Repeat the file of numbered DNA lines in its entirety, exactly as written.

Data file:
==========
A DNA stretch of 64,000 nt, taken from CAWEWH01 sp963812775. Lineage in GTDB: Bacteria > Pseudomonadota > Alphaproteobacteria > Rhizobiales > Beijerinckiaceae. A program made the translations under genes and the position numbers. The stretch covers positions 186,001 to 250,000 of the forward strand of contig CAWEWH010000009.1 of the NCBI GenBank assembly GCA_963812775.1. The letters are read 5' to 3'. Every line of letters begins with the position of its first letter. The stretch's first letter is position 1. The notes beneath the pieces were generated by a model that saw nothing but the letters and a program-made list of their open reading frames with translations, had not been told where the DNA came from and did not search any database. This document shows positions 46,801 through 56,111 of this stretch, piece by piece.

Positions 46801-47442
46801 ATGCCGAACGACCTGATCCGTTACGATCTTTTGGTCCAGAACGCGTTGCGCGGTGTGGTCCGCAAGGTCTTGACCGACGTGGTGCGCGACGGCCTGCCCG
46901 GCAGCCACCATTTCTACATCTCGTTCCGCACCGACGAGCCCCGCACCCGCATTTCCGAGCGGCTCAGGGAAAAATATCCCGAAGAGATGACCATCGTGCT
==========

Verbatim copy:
A DNA stretch of 64,000 nt, taken from CAWEWH01 sp963812775. Lineage in GTDB: Bacteria > Pseudomonadota > Alphaproteobacteria > Rhizobiales > Beijerinckiaceae. A program made the translations under genes and the position numbers. The stretch covers positions 186,001 to 250,000 of the forward strand of contig CAWEWH010000009.1 of the NCBI GenBank assembly GCA_963812775.1. The letters are read 5' to 3'. Every line of letters begins with the position of its first letter. The stretch's first letter is position 1. The notes beneath the pieces were generated by a model that saw nothing but the letters and a program-made list of their open reading frames with translations, had not been told where the DNA came from and did not search any database. This document shows positions 46,801 through 56,111 of this stretch, piece by piece.

Positions 46801-47442
46801 ATGCCGAACGACCTGATCCGTTACGATCTTTTGGTCCAGAACGCGTTGCGCGGTGTGGTCCGCAAGGTCTTGACCGACGTGGTGCGCGACGGCCTGCCCG
46901 GCAGCCACCATTTCTACATCTCGTTCCGCACCGACGAGCCCCGCACCCGCATTTCCGAGCGGCTCAGGGAAAAATATCCCGAAGAGATGACCATCGTGCT